Gossip: Friend or Foe?

Posted on December 7, 2011



The other day I was informed by my sister-in-law that in the early days of my relationship with my loving life partner, a mutual ‘friend’ of the family had been trash talking me behind my back.

Now as a social basketball player I am no stranger to large, older women spitting mad fire up in my grill, but this crossed a line.

This person had made some outlandish and wildly inaccurate inferences about my past relationships and had chosen to share them with my future family-in-law.

How this person, who I am not, nor have I ever been close to, thought it would be a constructive thing to:

a)    Conjure imaginings about my sex life (ew)

b)    Discuss these imaginings with anyone at all (double ew)

c)    Discuss these imaginings with the family of MY FUTURE HUSBAND (whaaaaa???)

Is beyond me.

One can only presume that this person seemed to think that my future family-in-law should be warned about my Chlamydia-infested, harlot alter-ego.

Upon hearing this tale of treachery, I spent a few hours feeling completely outraged, but outrage soon gave way to intense curiosity and I started mulling over this person’s intent in gossiping about me in the first place.

She barely knows me; we spend no time together; she would have absolutely no clue about 99% of the daily happenings my life.  The 1% she *actually* knows about is apparently my shamelessly loose social activities.

What did she have to gain by speaking about me so maliciously?

What are our motivations for gossip?

It’s a tricky thing.  We have all gossiped about people we don’t know very well and regaled friends with hearsay and conjecture.

We have all judged others who weren’t in the room to defend themselves based on sketchy information and then relished passing it on.  And we have all damaged relationships and reputations in this way.

gos·sip [gosuhp]

As defined, gossip is ‘idle talk or rumour, especially about the personal or private affairs of others’.

It is both a noun and a verb.

I was always raised to believe that if you couldn’t say it to someone’s face; you probably shouldn’t be saying it.

But there are also very necessary caveats over human interaction because there will be times we need to process or vent with regard to other people.  But context is crucial.  There is a right and wrong way to go about these conversations.

For example, I have cautioned girlfriends in the past about dating certain guys due to what I know of said gentleman’s past behaviour or character traits.  I have had long talks with close family and trusted friends with regard to my frustrations with other people.

The context for these conversations is crucial.  The people you trust to have these conversations with is also crucial.  They must know you well enough to determine when to tell you to shut up and either deal with it with the person or just move on.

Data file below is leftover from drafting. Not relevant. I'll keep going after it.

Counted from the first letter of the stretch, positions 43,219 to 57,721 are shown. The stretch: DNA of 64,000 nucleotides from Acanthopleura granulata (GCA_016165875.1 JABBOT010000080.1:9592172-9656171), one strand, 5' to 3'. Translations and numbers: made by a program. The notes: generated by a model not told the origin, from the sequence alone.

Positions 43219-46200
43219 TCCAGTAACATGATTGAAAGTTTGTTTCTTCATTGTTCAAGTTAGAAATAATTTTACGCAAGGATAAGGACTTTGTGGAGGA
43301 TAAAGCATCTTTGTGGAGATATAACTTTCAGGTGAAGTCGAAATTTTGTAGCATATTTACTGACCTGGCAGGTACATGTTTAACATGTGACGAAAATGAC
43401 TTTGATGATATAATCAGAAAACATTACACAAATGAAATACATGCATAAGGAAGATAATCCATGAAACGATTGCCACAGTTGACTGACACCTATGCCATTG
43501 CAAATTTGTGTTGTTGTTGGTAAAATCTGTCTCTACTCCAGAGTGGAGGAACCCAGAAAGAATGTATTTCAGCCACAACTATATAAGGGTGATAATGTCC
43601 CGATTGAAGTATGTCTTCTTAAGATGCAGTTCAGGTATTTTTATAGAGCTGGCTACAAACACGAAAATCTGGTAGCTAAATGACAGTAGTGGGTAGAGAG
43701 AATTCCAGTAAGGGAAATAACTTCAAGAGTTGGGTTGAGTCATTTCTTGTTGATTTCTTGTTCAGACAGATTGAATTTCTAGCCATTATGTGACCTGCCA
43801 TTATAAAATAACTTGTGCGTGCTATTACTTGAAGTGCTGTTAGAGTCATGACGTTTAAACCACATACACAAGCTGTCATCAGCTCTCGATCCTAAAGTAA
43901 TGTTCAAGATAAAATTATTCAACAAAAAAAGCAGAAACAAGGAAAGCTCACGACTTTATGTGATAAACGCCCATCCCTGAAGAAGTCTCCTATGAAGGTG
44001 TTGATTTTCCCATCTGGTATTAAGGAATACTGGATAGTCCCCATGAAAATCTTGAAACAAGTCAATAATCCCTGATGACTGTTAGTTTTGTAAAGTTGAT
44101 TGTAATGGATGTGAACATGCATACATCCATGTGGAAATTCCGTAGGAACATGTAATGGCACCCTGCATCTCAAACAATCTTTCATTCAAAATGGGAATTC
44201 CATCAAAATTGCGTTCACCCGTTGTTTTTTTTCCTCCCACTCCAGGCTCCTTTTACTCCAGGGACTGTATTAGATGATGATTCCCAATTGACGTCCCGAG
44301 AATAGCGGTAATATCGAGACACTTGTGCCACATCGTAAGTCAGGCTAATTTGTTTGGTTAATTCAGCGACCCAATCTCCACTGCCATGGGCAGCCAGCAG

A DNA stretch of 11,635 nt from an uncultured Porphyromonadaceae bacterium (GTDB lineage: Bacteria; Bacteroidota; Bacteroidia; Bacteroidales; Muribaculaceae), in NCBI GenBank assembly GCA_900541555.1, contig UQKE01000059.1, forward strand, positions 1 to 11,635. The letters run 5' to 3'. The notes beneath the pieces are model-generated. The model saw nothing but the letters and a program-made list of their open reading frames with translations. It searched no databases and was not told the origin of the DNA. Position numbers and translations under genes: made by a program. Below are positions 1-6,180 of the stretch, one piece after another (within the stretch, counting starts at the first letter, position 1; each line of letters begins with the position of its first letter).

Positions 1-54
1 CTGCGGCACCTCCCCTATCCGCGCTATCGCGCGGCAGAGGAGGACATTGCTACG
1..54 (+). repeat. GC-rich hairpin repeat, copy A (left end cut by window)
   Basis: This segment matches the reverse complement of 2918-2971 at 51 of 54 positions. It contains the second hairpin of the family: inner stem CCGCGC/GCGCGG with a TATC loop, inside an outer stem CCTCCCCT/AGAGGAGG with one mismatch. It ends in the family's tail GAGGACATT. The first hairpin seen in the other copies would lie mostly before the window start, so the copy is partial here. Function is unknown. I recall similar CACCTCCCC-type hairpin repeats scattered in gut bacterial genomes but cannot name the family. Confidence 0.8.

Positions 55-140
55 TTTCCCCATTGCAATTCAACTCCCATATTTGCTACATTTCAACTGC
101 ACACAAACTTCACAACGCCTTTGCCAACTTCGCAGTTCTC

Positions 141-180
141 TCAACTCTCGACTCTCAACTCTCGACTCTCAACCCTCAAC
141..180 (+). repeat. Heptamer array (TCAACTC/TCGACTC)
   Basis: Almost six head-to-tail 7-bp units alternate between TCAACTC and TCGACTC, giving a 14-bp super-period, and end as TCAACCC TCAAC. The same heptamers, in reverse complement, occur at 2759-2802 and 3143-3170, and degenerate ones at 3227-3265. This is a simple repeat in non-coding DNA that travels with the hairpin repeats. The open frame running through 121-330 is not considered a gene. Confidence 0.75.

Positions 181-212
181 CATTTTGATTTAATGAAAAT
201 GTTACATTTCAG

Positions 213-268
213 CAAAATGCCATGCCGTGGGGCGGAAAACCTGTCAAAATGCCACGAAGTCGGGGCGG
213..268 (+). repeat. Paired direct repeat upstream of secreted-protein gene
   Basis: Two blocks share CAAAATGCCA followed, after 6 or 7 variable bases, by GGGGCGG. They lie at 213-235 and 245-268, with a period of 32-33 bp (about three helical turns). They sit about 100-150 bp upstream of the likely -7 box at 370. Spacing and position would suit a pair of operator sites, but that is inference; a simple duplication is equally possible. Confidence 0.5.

What you don’t know won’t hurt you?

In many cases, the old saying ‘what you don’t know won’t hurt you’ is often true, but one of the things we humans do not like is to be made a fool of.  We also do not like to see people we love being made a fool of.

We like to know where we stand with people.

My loyal sister-in-law commented that she told me about this person’s bizarre claims because ‘I would want to know if I were you’.

And she’s right.  I’m glad she told me because it helped me to clarify where I stood with this person.

Which is basically that they are no longer on my Christmas card list.  Not that I have one, but I’m contemplating creating one just so I can cross this person’s name off.

But had I not learned about these comments, I would have carried on oblivious and remained (as I will continue to remain) polite and courteous for the five minutes I see this person on average each year.

I toyed with confrontation, but decided there was so little to gain from it that it wasn’t worth the hassle.  Had I been in closer relationship with this person then that would have changed things.

But as it was, I decided I would remain quietly self-righteous and congratulate myself on being the bigger man.

A feeling which didn’t last long because my irritating conscience soon drew to mind all the times I’ve shared things inappropriately about others.

So given that it was more my pride than anything else that was damaged through this whole fiasco, I decided to drill down some key observations about this middle class past time of ours…

1) Gossip hurts primarily because it has the ability to undermine our reputation.  The way people perceive us matters so we do not take kindly to being misrepresented.

2) We like having information about other people because we are naturally curious beings.  What we have to fight against is crossing the line between ‘taking an interest’ in other people’s lives and making value judgements on other people’s lives based on second hand information.

3) Context is crucial. Talking about someone without them being present is not necessarily malicious, but there is a right and wrong way to have those conversations.

4) It is far easier to talk about someone behind their back than it is to grow a pair and address the issue with that person.  We must resist the urge to indulge our inclination towards middle class passive aggression.

5) Gossip creates an ‘us vs them’ mentality.

The main thing gossip does to communities is create an ‘us vs them’ mentality.

If you’re the one circulating the gossip, you and your compatriots are likely to be agreeing about how awful so-and-so is.

If you’re the gossipee, you look for people who will support and stand up for you against your detractors.  Usually this culminates in the gossipees talking negatively about the gossipers for saying such awful things.

And so the cycle continues…

So I suggest we break the cycle and choose to be people who can be trusted with other people’s reputations.

Yours passive aggressively,

LK x